Decided on August 08,1963



- (1.) THE facts giving rise to this petition are as follows. The petitioner-company are employers and carry on business of textile manufacturing. Respondent 2 was working with the petitioner in the bleaching department. An incident is alleged to have taken place in the department on 19 December, 1959, and it was alleged by the management that in the course of that incident respondent 2 had assaulted his superior officer, namely, jobber Ramsahay Isar, during working hour on that day and by this assault he had committed a breach of discipline by his behavior. On 21 December, 1959. respondent 2 was given a preliminary suspension order and a show cause notice and a charge sheet were also served upon him. Respondent 2 gave his written statement in response to the show cause notice and this explanation was given on 29 December, 1959. The explanation of respondent 2 was that one Bajrang, who was also working in the same department, was quarreling with the jobber Ramsahay and that Bajrang had given a toothbite on the back of Ramsahay and respondent 2 separated Ramsahay and Bajrang and had used some force in the process and he did not know if jobber Ramsahay had receive injuries on the head. It was the case of respondent 2 in the explanation that the jobber might have received injuries by reason of a push given by respondent 2 for the purpose of separating Ramsahay from Bajrang. Thereafter an inquiry was held by the management under the standing orders and the inquiry was actually held on 22 and 23 December, 1959. In the course of the inquiry the management recorded the statements of jobber Ramsahay and several other persons including Bajrang. Respondent 2 was given an opportunity to cross-examine all of these witness but he refused to put any questions to any one of them. Thereafter the statement of respondent 2 was recorded in the inquiry and he also examined one witness, a worker called Naran Chhotu, in support of his contention. After the evidence was completed, a further opportunity was given to respondent 2 of examining any more witnesses and to cross-examine any of the witnesses if he desired, but he declined this offer. After the inquiry, the management terminated the services of respondent 2 by serving him with an order of discharge on 31 December, 1959, because, as the order stated, the management found that it was not desirable to keep respondent 2 in the service of the petitioner-mills. Respondent 2 refused to the accept the discharge order and, therefore, the order was sent to the Textile Labour Association, which was a representative union of the textile workers in Ahmedabad. Thereafter respondent 2 filed an application under S. 79 of the Bombay Industrial Relations Act in the labour court, Ahmedabad, for a declaration that the order of discharge passed against him was illegal and improper and asking for reinstatement with full back wages. In the labour court the petitioner-mills filed a written statement but respondent 2 did not lead any evidence before the labour court and submitted the case for decision on the basis of the papers of inquiry held by the management. The third labour court at Ahmedabad decided the application holding that the inquiry officer was justified in coming to the conclusion that the applicant had committed a misconduct alleged against him and upheld the discharge order.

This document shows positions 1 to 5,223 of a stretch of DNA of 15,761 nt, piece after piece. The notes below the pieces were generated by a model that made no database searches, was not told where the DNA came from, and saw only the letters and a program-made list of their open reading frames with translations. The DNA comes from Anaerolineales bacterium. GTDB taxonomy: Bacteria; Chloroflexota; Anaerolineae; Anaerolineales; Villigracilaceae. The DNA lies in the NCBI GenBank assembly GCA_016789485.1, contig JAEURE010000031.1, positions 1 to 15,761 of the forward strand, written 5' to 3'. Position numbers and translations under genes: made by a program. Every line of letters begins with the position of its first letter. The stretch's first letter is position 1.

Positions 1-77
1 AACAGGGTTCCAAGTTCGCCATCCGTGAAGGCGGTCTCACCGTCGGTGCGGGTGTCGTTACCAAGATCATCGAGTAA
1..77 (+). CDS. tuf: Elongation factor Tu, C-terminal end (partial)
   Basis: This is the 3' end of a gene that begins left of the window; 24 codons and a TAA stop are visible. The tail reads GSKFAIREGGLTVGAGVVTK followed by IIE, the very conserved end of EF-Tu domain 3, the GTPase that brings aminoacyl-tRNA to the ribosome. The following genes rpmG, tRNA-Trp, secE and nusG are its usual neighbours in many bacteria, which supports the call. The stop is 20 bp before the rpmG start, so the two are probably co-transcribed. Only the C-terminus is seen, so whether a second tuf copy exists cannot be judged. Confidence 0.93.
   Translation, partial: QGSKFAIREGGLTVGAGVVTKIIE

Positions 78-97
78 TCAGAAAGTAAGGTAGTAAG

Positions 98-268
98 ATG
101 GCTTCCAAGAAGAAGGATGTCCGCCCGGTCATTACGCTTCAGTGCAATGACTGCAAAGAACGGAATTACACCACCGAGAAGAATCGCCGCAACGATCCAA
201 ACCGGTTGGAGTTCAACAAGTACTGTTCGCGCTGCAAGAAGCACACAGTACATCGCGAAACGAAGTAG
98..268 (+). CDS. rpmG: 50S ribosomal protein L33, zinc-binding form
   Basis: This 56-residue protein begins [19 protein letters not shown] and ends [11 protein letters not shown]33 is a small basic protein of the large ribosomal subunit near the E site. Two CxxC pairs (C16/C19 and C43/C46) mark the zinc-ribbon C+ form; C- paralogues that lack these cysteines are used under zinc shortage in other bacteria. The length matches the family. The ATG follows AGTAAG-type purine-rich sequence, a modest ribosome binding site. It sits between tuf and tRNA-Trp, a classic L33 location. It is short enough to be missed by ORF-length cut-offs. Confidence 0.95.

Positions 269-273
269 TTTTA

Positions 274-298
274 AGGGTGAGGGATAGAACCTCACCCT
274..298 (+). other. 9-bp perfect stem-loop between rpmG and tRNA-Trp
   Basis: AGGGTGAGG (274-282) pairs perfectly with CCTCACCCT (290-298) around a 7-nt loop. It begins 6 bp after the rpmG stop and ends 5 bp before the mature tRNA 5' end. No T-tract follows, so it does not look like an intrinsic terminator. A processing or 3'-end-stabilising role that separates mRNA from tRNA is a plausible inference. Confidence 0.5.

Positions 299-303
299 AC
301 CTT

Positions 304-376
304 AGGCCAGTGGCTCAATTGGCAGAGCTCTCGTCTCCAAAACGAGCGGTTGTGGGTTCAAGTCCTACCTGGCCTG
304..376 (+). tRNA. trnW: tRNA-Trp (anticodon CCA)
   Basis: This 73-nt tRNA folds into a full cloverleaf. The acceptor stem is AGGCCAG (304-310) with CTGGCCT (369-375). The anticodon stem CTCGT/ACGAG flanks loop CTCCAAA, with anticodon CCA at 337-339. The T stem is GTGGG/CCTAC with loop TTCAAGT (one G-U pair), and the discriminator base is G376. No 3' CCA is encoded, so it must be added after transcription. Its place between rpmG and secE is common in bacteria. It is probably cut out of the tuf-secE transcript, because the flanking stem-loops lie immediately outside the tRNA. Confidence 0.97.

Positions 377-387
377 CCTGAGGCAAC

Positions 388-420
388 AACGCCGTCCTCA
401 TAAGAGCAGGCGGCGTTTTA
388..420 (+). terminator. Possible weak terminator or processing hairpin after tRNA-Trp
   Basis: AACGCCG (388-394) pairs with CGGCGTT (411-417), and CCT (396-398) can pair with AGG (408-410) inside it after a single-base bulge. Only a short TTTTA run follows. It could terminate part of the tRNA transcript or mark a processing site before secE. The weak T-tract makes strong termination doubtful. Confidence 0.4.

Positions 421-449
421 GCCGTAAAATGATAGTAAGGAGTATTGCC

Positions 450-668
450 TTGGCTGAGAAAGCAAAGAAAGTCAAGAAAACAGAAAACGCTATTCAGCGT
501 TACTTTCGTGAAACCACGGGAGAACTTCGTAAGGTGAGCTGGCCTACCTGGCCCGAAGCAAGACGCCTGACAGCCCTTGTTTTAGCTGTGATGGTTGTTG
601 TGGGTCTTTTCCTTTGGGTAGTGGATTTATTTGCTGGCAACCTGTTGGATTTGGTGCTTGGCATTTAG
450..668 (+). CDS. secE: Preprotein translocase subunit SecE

(2.) THEREAFTER respondent 2 filed an appeal to the industrial court against the decision of the labour court. The appeal was heard by the original respondent 1 in these proceedings and by an order dated 27 January 1961, the industrial court allowed the appeal of respondent 2 and directed the petitioner to reinstate respondent 2 with full back-wages. Thereafter the petitioner-mills have come to this Court under Art. 227 of the Constitution challenging the order of the industrial court.
(3.) THE main ground on which Sri Nanavati challenged the order of the industrial court was that the powers conferred by the Bombay Industrial Relations Act (hereinafter referred to as the Act) are those of a court of revision and the labour court and the industrial court are only entitled to consider the propriety or legality of the order passed by the management and it is not open to the Courts functioning under the Act in proceedings of the type with which we are dealing in the instant case, to sit as a Court of appeal and to appreciate the evidence or to find out whether on the evidence before it, the management's order was a correct order or not.;

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